Last Updated on May 5, 2015, by eNotes Editorial. Word Count: 619
Platero (plah-TEH-roh), a donkey, whose name roughly means “silver one” in recognition of his color. He is a synthesis of many such donkeys that the author knew. He has many functions in the prose poems, the most basic of which are companion, confidant, and perfect listener. He is presented as a child, an adult, and an animal. The author frequently shares Platero with the children who appear in the poems. At times, Platero is a mere donkey helping another donkey extract a cart that is stuck in the mud; at other times, he is one of the children, kicking up his heels and running around; and at others, he is a gift or toy that the author shares with children.
Darbón (dahr-BOHN), Platero’s veterinarian. Descriptions of Darbón are excellent examples of literary caricature. His aged and toothless face becomes the substance of Darbón’s appearance.
Don José, (hoh-SEH) the Priest, one of the many examples of hypocrites whom the author chastises. A man of the cloth and humble priest in church, at home Don José curses and throws stones at the children and at the poor and hungry people who try to take fruit from his orchard.
Frasco Vélez (FRAHS-koh VEH-lehs), the mayor of the town, a hypocrite like Don José. He uses the power of his office to create subterfuges that allow him to smuggle agave and fig brandy into town. Such is the case of his proclamation that unmuzzled dogs found walking the streets will be shot. This alludes to the presence in the area of rabid dogs, something that would keep people off the streets and out of the way while Vélez smuggles his goods.
Antonia (ahn-TOH-nee-ah), who is typical of the many children who interact with Platero. Dressed in her best Sunday clothing, Antonia looks for a place to cross a rain-swollen stream. The author offers her Platero. Although initially hesitant, Antonia mounts the donkey and crosses the stream. Platero is as pleased with the experience as Antonia is with reaching the other side.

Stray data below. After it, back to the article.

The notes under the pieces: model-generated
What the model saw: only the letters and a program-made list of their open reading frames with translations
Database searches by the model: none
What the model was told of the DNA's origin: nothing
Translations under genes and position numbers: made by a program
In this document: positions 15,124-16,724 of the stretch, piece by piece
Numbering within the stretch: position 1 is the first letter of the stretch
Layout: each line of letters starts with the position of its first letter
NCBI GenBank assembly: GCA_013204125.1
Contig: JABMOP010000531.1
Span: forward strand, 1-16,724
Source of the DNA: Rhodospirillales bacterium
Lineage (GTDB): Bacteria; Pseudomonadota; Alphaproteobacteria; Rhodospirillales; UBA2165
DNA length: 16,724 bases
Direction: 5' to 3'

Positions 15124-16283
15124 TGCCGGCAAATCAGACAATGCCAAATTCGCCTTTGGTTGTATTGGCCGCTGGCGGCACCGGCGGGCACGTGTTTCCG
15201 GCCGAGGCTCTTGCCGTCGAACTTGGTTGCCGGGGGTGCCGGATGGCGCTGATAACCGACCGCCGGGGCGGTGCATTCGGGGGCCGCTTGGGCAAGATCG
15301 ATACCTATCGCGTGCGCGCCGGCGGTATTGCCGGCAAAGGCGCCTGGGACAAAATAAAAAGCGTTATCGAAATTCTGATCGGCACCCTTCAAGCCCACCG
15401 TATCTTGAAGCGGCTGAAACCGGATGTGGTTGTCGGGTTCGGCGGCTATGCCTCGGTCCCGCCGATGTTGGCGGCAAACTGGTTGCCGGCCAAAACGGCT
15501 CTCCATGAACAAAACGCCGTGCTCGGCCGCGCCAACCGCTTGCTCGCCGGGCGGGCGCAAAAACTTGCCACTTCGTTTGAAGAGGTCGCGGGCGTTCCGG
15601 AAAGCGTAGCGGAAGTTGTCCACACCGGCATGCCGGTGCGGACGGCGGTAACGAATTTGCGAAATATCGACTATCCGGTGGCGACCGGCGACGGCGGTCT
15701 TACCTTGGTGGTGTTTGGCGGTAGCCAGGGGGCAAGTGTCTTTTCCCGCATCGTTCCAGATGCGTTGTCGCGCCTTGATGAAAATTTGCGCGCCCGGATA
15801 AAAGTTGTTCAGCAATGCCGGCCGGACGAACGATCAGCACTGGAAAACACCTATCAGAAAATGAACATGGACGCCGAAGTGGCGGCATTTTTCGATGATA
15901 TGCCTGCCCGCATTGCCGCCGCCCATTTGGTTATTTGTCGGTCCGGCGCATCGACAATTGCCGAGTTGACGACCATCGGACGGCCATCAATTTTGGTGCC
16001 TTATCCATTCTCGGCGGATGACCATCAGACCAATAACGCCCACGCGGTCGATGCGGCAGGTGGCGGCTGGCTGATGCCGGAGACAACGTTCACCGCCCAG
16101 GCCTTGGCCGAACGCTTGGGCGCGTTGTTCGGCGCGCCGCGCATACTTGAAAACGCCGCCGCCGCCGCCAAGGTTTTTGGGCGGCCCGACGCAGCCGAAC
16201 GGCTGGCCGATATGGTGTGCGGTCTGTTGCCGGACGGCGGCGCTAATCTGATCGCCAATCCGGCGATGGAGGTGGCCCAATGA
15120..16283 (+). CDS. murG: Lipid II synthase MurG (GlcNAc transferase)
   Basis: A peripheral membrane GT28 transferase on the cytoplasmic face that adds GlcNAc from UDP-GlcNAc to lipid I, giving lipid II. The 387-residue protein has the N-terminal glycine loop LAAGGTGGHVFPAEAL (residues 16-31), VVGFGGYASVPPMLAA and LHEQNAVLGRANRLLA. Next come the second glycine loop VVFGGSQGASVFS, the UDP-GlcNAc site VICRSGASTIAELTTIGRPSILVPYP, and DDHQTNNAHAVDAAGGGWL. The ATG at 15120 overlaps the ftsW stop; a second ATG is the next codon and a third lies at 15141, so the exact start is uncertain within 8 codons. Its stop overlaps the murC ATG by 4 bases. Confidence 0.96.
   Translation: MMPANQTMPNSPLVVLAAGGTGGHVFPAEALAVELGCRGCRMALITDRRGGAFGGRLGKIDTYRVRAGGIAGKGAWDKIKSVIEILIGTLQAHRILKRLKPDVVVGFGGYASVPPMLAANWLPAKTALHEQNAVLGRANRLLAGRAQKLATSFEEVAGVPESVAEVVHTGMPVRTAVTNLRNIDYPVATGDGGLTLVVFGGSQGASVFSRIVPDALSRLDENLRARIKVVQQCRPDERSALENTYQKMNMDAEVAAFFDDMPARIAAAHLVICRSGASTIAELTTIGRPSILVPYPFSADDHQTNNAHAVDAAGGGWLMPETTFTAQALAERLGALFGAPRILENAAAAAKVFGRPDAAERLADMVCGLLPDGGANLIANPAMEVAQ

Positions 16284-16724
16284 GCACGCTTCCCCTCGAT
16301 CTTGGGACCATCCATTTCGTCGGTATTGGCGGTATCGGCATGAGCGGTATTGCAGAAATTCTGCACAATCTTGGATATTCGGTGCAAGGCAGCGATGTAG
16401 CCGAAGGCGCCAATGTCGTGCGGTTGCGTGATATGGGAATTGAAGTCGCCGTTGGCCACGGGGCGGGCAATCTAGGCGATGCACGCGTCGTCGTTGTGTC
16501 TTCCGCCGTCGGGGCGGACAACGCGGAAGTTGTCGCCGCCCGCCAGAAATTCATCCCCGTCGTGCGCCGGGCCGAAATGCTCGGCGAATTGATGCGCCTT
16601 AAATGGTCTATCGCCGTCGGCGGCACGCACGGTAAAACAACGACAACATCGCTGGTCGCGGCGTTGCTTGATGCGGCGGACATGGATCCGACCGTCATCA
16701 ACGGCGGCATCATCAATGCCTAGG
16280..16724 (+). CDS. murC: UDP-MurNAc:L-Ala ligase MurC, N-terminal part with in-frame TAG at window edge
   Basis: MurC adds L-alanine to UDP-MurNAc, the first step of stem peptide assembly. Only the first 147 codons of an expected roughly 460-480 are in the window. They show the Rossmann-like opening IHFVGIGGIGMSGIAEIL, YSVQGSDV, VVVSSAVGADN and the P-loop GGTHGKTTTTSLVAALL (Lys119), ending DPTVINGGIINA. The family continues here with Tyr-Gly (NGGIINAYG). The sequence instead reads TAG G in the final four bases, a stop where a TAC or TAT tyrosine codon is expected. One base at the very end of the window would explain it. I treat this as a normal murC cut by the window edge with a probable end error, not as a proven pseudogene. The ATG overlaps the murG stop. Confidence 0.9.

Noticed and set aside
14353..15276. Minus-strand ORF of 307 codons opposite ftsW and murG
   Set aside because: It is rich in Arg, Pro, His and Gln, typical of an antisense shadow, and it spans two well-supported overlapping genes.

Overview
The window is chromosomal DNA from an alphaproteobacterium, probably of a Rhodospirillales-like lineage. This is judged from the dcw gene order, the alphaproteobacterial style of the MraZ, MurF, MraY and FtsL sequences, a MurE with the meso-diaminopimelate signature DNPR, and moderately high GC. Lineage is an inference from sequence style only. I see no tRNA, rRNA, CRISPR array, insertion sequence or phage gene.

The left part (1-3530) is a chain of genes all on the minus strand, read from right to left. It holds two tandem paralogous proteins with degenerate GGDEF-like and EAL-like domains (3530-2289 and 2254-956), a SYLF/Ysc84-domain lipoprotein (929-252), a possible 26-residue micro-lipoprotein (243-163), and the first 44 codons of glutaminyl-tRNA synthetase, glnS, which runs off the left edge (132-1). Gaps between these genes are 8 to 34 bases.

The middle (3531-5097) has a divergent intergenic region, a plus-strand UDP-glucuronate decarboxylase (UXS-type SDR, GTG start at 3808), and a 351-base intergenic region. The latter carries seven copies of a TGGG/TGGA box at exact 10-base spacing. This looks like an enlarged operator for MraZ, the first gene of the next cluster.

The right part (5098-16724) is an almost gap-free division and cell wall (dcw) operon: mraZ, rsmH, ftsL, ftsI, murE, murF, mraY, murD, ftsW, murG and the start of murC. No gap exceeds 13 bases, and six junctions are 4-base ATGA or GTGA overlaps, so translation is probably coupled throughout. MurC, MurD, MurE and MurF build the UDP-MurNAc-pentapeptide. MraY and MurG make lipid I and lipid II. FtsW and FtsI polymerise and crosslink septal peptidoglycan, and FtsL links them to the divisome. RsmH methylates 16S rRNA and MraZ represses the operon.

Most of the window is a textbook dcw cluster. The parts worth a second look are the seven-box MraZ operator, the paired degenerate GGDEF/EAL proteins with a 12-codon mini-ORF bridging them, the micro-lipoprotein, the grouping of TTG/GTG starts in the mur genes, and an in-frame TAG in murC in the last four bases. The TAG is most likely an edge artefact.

Lipiani (lee-pee-AH-nee), the schoolteacher, who enjoys taking his students on short trips into the countryside because, on these outings, he demands and gets half of each student’s lunch for himself, and thus saves money on his own food.
Anilla la Manteca
Anilla la Manteca (ah-NEE-yah lah mahn-TEH-kah), one of the adults who enjoys playing children’s games. She loves to dress up in a sheet, put white makeup on her face, and frighten the children for fun. Dressed that way, she is killed one night by a bolt of lightning.
Judas, more a custom than a specific character. The townspeople hang Judas in effigy during Holy Week for his treason to Christ. In fact, they hang many throughout the streets and then fire on them with their shotguns on Holy Saturday. The author relates that the Judas (traitor) of his time is the politician, teacher, lawyer, tax collector, mayor, or anyone else that the people hate, on whom they vent their anger in this absurd ritual.
Three old Gypsy women
Three old Gypsy women, One is blind; the other two are taking her to a doctor. Old, dirty, and poorly clothed, they are the nameless poor for whom society has no use. The little daughter of the charcoal vendor is drawn from the same rugged poverty. One character, “She,” is nothing more than a blond head veiled in black that the author sees through the window of a passing train. Others are shepherds or wounded hunters, all from the poor side of life that previously had been absent from the author’s writings.
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